“The Pisces” by Melissa Broder. New York: Hogarth/Crow, 2018. 288 pages, $25 (hardcover).
If ever there was a book outside my comfort zone, it was this one. The premise of it initially sounded like something I would greatly enjoy. Lucy is an academic working on her dissertation when she and her boyfriend flame out. It ends badly; Lucy tries to commit suicide (sort of); and from there she winds up going to her rich sister’s home for the summer to house and dog sit. She is required to go to therapy, which turns out to be an odd group of women striking out in love, and this does nothing to help. As she spirals, she meets a swimmer on the beach late one night, who turns out to be mythic and not a man. From here, she is supposed to learn what love is really like, and her life takes an odd turn. She falls in love with a merman and begins to question everything she knows while rewriting her dissertation. Lucy seems to be making a breakthrough.
But then things spiral again. This book was hard for me to read, and toward the middle I simply began skimming the pages. Certainly it was erotic, and there are constant sex scenes or women talking about sex. It also felt like the author was simply trying to shove as much uncomfortableness in your face as often as possible. While I applauded tackling tough issues like love, suicide and breakups, the book went too far over the edge and never seemed to stop.
While I love a good fantasy-mixed-up-with-reality tale, it was almost difficult to decide if the merman really existed or if Lucy was high half the time. Although some describe this as bold and dark, I thought the story was lost among the crass, crude language and a desire to be as offensive as possible. And no – don’t shake your finger and say “what a snowflake.” I admitted being out of my comfort zone, but often I fall in love with books I push myself to read. I’m still regretting the choice here.
Part of my issue with this book may be the fact that while dealing with difficult topics, they are often also just shoved to the side. One character commits suicide multiple times. Lucy simply thinks that some people are destined to be messed up in love, and determined to die – that maybe trying to kill oneself is simply a breath of fresh air. Knowing someone who struggles with depression, runs a therapy group and once tried to kill herself makes me unable to see this side of the story in anything but a negative light.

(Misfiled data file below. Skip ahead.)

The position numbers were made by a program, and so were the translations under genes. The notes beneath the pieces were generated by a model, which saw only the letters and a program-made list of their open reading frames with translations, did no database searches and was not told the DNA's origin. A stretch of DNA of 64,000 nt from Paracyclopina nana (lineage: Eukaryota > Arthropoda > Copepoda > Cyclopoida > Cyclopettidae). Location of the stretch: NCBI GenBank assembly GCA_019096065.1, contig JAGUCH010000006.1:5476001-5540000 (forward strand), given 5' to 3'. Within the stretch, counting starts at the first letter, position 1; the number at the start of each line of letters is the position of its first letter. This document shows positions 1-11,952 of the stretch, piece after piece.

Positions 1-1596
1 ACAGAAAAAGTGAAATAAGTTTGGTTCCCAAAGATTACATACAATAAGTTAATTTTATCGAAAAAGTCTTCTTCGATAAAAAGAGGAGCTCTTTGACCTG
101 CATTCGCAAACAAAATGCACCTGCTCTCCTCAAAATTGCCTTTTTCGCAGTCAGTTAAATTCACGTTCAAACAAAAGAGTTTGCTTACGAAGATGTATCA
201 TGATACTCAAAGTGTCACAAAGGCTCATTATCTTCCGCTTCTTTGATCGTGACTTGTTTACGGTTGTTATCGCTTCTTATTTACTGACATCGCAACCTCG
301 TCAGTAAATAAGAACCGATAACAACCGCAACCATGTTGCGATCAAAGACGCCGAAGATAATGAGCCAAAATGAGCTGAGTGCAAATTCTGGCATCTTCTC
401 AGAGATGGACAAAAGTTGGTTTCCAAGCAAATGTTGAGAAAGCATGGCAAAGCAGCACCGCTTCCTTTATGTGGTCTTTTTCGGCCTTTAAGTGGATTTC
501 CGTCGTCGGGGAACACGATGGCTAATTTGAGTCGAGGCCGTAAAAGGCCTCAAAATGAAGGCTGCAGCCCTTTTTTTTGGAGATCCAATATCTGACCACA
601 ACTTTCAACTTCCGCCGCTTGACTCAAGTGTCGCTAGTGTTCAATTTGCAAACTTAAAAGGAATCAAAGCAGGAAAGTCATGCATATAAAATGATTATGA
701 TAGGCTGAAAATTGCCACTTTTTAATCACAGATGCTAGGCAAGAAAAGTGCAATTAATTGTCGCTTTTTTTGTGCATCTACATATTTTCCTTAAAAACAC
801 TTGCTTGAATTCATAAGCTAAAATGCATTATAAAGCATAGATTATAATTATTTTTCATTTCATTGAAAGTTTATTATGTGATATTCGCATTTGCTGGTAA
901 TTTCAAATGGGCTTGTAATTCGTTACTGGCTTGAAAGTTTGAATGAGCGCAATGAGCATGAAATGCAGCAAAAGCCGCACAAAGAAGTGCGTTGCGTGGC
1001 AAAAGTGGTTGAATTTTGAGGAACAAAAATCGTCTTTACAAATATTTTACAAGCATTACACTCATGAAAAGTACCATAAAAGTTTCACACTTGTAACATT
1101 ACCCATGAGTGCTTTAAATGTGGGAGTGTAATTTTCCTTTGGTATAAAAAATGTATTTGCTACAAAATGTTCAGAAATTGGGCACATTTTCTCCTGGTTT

While the author shows there are many who grapple with a void or work through issues, it is often heavy-handed. The erotica is self-proclaimed in the description. I knew that going into the book and have read others. Here, it was difficult to deal with. The main character, Lucy, has one-night stands and random sex. I would generally argue that the erotica and sex scenes are also not well written – often it feels like the author used “shocking” words to see how many times they could fit in one novel. The romance also does not exist. The merman is using her, and they barely have actual conversations, and the men she sleeps with are anything but romantic. No one else manages this in the entire story either.
Lucy is so unlikeable there is an urge to keep from reading the book at all. Any real development to the main character happens within maybe the last three pages and, even then, it is questionable. None of the side characters really change at all either. Lucy either hates them or only wants to talk to them to understand herself or work out her own selfish issues.
The ending makes everything generally worse. Although Lucy finally, maybe, makes one good choice in the end, she does not own up to any of her mistakes or admit to her faults. Not only that, she brings disaster wherever she goes. The fact that I was actually rooting for her to disappear into the sea so she wouldn’t screw anything else up really says a lot (I’m a nice person, I promise). Without spoiling it, I’ll just say, you should not mess with the animals, dang it.
All in all, it’s not something I would recommend. It has 3.3 out of 5 stars on Amazon, and some people are raving about it and giving it five stars (about 31 percent), so I know there are people who love the story. I am just not one of them.
– Reviewed by Fallon Willoughby, academic advising and retention, Western Kentucky University.